Eflin is a starter-turned-reliever because he missed two and a half months this season with an injured right knee. He had pitched only twice out of the bullpen since he returned from the injured list on Sept. 12, but he had pitched well. He seemed like another late-inning option for Thomson, especially with the heavy usage and recent struggles from relievers like David Robertson (4.70 ERA in his past seven appearances), Seranthony Domínguez (eight runs allowed in his past two), Brad Hand (6.48 ERA in his past 10) and Connor Brogdon (9.00 ERA in his past five).
Maybe Eflin could pitch in more high-leverage situations down the stretch?
“Absolutely, yeah,” Thomson said. “It could be tonight.”
Eflin pitched 1 2/3 scoreless innings in the series-opening victory over the Braves. The win reduced the Phillies’ magic number to 10. They have a 2 1/2-game lead over the Brewers for the final NL Wild Card spot with 13 games to play. They are a half-game behind the Padres for the second NL Wild Card.
Eflin replaced Ranger Suárez to start the seventh inning and promptly retired Marcell Ozuna, Robbie Grossman and Dansby Swanson on six pitches. He then struck out William Contreras, hit Austin Riley with a pitch (the Phillies challenged the call, but the replay was inconclusive) and struck out Travis d’Arnaud to start the eighth.
Eflin threw 15 pitches, including 12 strikes.
“I’ve been waiting on that moment,” Eflin said. “I’ve prepared myself to pitch in any situation. … It’s a lot different. Typically, in the first inning of a start, your heart is racing. You have butterflies and stuff, but nothing like coming in in the seventh inning of a one-run game against the Braves, right? After I got out of the first inning and I was able to go down and sit in my normal spot where I sit as a starter and catch my breath, I kind of relaxed and felt like I always do. It was a lot of fun.”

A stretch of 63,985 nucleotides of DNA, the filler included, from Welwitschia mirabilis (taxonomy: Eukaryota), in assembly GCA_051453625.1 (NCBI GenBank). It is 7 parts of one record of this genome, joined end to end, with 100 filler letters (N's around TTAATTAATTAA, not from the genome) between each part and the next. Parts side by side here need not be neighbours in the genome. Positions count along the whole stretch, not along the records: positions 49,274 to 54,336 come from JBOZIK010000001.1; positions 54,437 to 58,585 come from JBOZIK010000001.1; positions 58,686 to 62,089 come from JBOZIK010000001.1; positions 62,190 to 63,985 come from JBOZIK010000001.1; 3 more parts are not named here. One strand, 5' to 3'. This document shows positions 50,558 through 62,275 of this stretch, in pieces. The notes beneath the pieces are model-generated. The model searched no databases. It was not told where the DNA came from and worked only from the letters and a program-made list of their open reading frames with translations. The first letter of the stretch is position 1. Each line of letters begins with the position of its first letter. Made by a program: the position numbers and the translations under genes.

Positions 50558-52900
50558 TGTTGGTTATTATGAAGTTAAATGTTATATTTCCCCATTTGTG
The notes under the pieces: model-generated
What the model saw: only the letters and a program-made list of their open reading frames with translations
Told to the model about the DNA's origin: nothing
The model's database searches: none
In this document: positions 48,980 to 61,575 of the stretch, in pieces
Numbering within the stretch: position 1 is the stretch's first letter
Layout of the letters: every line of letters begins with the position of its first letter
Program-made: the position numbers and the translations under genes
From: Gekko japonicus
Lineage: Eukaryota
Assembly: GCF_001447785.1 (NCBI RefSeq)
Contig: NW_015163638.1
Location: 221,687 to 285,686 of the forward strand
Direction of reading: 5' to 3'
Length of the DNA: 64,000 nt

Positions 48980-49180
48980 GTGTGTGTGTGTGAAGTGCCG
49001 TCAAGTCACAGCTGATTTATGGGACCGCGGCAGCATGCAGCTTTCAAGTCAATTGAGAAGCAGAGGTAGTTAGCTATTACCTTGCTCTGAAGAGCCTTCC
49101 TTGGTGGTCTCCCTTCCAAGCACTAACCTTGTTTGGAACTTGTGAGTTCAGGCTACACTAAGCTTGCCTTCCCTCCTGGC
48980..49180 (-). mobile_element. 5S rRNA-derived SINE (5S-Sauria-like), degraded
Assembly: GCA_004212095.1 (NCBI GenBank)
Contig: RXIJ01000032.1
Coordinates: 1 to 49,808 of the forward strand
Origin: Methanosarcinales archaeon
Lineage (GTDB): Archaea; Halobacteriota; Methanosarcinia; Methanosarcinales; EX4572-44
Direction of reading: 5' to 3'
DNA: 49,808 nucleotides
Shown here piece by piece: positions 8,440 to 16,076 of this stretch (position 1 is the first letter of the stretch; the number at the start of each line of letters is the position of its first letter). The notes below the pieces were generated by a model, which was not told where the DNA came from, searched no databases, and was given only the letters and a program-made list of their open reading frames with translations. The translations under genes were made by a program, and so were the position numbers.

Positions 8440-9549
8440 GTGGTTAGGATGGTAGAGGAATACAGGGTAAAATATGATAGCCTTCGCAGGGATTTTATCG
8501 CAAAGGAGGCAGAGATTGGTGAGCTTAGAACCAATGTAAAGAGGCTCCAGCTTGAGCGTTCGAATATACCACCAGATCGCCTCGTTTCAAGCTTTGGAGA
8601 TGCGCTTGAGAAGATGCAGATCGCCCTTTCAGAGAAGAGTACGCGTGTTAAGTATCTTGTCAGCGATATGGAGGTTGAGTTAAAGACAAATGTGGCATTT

Thomson said at some point he sees Eflin pitching back-to-back days, which would provide the Phillies more roster flexibility and security in the late innings as they try to lock up their first trip to the postseason since 2011.
Eflin sees that time coming, too. He said his body has responded well pitching out of the bullpen.
“I feel great,” he said. “I’ve woken up after each time I’ve thrown feeling great and telling Thoms that I’m ready to go. I feel like I’m ready for it.”
Besides Eflin, Thursday looked like a glimpse into the Phillies’ pitching future. Suárez allowed five hits in six scoreless innings. He struck out four and walked two. He has a 2.41 ERA in his past three starts, following a late August/early September bump in which he seemed to tire in the middle innings.
Suárez has a 2.27 ERA in his past 12 starts. The Phillies have not clinched anything yet, of course, but if they can line up their rotation the way they want in a best-of-three NL Wild Card Series, they likely will have Zack Wheeler and Aaron Nola start Games 1 and 2.
Suárez seems like the obvious choice for Game 3.
José Alvarado replaced Eflin with two outs in the eighth. He recorded the final out of that frame, then pitched a scoreless ninth to earn his second save of the season.
“We found out a couple things with Alvarado,” Thomson said. “We wanted him, by the end of the year, to go one-plus and see if he can pitch in the ninth. He did both those tonight. He was really good.”
Alvarado has a 1.39 ERA in his past 37 appearances. He has struck out 54 and walked only 12 in 32 1/3 innings. If Thomson can count on Eflin and Alvarado to pitch multiple innings in high-leverage situations, including the eighth and ninth innings, when Robertson, Domínguez and Hand are unavailable, it creates more opportunities for success in Thomson’s mind.
When the Phillies’ bullpen was pitching well earlier this season, it clicked because they had a lot of late-inning options.
Domínguez. Robertson. Hand. Corey Knebel.
Anybody could close on any night, given the matchups and availability.
Thomson would love to keep it that way.
“I don’t consider anybody the closer,” he said. “It could be a number of guys really.”